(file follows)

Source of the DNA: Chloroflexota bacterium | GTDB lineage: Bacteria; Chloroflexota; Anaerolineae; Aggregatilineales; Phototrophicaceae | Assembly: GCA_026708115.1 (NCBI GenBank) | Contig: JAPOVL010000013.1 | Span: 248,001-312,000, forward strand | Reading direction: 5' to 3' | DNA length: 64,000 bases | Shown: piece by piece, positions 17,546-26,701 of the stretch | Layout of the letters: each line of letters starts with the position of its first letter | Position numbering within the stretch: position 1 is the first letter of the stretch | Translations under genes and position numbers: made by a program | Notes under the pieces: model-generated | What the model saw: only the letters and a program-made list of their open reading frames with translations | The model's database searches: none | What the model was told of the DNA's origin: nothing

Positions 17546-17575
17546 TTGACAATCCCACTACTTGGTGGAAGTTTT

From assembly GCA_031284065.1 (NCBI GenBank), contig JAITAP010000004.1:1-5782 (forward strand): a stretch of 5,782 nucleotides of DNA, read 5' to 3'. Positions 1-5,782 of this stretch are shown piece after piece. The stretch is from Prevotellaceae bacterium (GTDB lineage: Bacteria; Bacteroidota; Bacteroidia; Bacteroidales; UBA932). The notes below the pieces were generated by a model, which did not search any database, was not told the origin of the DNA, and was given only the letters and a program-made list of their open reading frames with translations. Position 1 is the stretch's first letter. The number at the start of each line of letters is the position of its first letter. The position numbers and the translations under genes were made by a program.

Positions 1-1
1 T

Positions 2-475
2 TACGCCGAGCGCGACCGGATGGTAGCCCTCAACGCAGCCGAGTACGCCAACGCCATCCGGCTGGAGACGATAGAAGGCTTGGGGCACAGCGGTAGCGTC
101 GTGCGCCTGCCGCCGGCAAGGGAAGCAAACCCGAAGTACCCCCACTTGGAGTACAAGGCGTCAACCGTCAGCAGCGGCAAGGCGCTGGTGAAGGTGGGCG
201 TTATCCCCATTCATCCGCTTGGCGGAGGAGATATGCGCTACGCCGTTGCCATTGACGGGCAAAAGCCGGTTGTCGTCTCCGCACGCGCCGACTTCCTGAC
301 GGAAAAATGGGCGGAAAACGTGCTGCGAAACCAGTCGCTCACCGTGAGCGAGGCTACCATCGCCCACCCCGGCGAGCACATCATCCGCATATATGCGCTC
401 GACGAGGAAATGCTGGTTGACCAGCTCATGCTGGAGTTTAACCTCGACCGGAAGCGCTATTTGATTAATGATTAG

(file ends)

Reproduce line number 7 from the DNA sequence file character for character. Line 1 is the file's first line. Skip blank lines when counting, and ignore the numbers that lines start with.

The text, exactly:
Positions 2-475